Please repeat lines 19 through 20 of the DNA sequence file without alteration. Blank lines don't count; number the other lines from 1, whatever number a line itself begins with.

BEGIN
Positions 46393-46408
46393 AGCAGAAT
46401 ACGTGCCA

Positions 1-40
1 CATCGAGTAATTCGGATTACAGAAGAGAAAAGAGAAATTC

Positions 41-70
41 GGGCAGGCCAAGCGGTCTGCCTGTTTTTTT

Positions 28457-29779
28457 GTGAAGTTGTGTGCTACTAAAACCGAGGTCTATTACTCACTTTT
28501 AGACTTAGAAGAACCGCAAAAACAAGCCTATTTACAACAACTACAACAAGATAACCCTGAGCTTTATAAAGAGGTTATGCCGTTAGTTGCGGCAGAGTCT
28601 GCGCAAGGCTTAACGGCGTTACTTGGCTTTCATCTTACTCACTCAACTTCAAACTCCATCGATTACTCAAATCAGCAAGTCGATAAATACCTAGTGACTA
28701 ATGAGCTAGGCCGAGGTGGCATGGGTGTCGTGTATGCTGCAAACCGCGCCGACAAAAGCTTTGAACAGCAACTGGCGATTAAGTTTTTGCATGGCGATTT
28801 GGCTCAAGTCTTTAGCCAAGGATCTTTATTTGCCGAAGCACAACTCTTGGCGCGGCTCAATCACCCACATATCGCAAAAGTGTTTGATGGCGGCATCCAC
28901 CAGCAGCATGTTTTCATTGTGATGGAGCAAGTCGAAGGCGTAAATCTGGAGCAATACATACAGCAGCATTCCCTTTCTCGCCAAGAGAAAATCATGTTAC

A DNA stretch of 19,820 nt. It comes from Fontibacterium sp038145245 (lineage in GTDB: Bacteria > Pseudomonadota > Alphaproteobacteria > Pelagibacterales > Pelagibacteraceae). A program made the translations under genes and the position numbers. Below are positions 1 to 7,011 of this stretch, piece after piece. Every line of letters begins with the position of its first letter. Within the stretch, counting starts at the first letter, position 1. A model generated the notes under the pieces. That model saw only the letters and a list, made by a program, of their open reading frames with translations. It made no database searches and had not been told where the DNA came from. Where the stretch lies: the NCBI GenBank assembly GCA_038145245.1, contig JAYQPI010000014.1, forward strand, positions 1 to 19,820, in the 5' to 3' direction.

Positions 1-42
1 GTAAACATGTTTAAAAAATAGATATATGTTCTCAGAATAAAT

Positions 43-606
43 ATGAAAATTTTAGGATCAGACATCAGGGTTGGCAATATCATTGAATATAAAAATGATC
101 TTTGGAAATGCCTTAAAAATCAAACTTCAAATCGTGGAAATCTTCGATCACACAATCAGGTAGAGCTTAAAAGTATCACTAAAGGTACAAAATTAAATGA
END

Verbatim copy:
43 ATGAAAATTTTAGGATCAGACATCAGGGTTGGCAATATCATTGAATATAAAAATGATC
101 TTTGGAAATGCCTTAAAAATCAAACTTCAAATCGTGGAAATCTTCGATCACACAATCAGGTAGAGCTTAAAAGTATCACTAAAGGTACAAAATTAAATGA